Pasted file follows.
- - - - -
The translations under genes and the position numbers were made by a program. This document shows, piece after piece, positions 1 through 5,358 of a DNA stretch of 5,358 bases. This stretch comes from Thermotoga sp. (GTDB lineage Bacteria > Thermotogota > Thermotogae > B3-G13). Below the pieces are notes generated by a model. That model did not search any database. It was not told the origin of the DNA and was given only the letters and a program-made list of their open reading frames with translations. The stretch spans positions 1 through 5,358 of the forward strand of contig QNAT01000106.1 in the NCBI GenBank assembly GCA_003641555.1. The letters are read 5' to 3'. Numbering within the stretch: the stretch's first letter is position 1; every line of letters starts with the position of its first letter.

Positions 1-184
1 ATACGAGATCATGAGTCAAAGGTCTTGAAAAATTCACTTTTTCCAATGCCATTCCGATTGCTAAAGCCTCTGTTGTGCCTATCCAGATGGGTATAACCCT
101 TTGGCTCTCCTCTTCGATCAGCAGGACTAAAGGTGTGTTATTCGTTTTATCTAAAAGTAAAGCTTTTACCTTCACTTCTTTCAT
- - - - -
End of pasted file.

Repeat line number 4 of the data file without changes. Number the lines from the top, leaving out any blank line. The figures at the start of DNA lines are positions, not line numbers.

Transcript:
101 TTGGCTCTCCTCTTCGATCAGCAGGACTAAAGGTGTGTTATTCGTTTTATCTAAAAGTAAAGCTTTTACCTTCACTTCTTTCAT